Similar to LinkedIn, you can also post a brief resume, or links to videos or examples of your work. Just remember, when utilizing Facebook, always be conscious of pictures, videos or wall posts linked to your name. Many times, Facebook can become a make-or-break deal when it comes to the job offer if an employer finds inappropriate material on your profile.
While interaction through Twitter is limited to tweets of 140 characters or less, keeping up with followers can assist you in your job search. Many companies, including Kforce, post jobs on social media sites several times a week. If you see a tweet about a new job opening, take advantage of the opportunity and send your resume to the employer.
You’ll want to keep in mind that while it is a great idea to post, or re-tweet information, remember that employers and recruiters may be viewing your twitter profile for appropriate and relevant material.
6. Company Websites
If you have an idea of which companies specialize in your industry or know who you want to work for, there is a good chance they are listing available jobs on their website. Many times medium sized companies will opt out of posting on a job board and advertise on their website for free. The best part of finding jobs on company websites is that hiring managers will likely check their own website first to find the best candidates.
You have probably heard the saying: “it’s not what you know, but who you know”. While that may be true in some cases, the people who know your industry the best have likely spent years in the business. That should be one reason why current and former colleagues are perhaps one of the best places to look for job openings.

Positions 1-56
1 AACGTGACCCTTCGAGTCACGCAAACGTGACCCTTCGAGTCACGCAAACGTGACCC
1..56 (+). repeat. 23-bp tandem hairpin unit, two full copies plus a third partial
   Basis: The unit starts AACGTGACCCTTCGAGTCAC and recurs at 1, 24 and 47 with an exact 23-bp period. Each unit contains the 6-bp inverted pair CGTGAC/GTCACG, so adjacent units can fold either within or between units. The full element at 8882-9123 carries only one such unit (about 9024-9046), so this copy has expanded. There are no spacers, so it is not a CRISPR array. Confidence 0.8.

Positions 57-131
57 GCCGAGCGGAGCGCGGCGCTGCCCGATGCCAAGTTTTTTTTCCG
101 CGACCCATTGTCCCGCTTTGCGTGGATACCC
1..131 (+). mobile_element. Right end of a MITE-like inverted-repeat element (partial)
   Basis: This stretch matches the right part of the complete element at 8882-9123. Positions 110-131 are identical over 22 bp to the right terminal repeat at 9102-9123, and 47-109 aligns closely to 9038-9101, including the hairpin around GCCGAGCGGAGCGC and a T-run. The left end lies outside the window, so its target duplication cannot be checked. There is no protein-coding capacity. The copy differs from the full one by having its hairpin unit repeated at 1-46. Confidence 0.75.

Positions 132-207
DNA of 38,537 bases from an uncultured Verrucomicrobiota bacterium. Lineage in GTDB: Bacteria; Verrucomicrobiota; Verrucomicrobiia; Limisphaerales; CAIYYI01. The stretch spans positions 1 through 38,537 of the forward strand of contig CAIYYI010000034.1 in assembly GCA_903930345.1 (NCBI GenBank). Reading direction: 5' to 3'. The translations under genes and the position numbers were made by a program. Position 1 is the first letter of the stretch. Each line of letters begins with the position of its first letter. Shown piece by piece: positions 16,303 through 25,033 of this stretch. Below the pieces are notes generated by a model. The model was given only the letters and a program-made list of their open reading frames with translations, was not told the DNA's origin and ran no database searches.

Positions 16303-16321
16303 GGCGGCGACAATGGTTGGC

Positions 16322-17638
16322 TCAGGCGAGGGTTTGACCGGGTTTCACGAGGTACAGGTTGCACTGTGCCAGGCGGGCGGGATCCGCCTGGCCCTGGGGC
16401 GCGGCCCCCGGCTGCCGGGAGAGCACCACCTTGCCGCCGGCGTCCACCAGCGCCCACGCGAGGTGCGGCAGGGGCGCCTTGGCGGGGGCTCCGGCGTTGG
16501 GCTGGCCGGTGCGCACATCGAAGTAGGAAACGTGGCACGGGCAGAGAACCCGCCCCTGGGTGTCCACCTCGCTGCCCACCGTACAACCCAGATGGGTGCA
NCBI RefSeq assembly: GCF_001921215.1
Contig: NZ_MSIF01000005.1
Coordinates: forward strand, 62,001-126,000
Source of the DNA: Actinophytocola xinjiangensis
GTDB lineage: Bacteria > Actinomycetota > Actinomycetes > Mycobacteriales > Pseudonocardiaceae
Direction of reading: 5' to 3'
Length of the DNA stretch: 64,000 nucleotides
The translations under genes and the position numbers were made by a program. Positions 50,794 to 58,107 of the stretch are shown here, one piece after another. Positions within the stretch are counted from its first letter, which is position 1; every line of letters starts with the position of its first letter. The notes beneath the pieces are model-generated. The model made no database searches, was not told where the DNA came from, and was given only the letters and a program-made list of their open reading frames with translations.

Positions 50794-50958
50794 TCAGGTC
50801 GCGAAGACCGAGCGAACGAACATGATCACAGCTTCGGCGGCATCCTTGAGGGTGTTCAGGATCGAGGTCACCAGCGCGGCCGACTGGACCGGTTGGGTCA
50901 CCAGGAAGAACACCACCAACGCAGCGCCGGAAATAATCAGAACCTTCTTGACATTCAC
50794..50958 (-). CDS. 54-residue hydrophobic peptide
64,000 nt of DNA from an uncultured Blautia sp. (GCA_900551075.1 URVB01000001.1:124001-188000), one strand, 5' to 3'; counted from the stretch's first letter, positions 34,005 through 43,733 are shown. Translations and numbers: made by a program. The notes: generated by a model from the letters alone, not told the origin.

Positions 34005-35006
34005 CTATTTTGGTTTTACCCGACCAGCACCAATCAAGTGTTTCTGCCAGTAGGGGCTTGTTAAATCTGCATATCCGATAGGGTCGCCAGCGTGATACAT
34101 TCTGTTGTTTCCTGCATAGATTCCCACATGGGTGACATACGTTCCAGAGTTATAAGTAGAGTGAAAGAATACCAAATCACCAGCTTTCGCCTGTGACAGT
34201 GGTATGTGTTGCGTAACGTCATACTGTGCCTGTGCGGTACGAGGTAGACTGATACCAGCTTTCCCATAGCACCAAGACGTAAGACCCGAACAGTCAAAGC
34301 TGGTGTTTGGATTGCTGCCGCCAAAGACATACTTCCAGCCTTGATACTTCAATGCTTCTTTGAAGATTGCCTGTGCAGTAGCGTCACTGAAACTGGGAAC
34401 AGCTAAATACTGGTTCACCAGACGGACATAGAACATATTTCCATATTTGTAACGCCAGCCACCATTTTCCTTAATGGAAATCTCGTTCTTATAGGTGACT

Professionals in your own industry have an inside awareness, and may be able to tip you off to jobs that are under the radar at their own company. Even talking with colleagues who are also searching for jobs can be beneficial. They may have passed on certain jobs that are still up for grabs, or discovered other opportunities that could be a better fit for you.
8. Professional Organizations
It is an obvious place to search for work and connect with professionals in your industry. Professional organizations frequently hold industry events, stay up to speed on job openings and offer help for others in the same field.
If you are looking for finance and accounting or technology work, try logging on to websites like the ‘American Association of Finance and Accounting’ (AAFA) or the ‘Association for IT Professionals’ (AITP). By becoming members of professional organizations you can not only expand your network, but many of these groups post industry jobs directly to their websites. Another great tip -- use your college alumni network as a resource to search for job opportunities.
9. Industry Events
Whether it’s a local job fair or group convention, industry events offer countless opportunities for your job search. Occasionally, these events may be more sales focused, but many employers may attend conventions in hopes of meeting candidates. Even if some companies are not hiring at the time, these types of events provide the chance to network with important professionals in your line of work.